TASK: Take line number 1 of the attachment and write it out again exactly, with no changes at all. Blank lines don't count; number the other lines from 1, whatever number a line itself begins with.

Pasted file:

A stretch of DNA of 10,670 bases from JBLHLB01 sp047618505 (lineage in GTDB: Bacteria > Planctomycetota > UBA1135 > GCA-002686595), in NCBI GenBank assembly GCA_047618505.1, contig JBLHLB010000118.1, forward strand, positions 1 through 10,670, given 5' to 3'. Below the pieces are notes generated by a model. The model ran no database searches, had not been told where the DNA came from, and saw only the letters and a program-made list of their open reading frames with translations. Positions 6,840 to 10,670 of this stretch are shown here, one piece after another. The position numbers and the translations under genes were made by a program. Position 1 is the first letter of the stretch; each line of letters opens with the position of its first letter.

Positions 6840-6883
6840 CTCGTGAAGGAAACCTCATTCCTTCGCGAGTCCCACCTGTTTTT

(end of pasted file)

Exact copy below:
A stretch of DNA of 10,670 bases from JBLHLB01 sp047618505 (lineage in GTDB: Bacteria > Planctomycetota > UBA1135 > GCA-002686595), in NCBI GenBank assembly GCA_047618505.1, contig JBLHLB010000118.1, forward strand, positions 1 through 10,670, given 5' to 3'. Below the pieces are notes generated by a model. The model ran no database searches, had not been told where the DNA came from, and saw only the letters and a program-made list of their open reading frames with translations. Positions 6,840 to 10,670 of this stretch are shown here, one piece after another. The position numbers and the translations under genes were made by a program. Position 1 is the first letter of the stretch; each line of letters opens with the position of its first letter.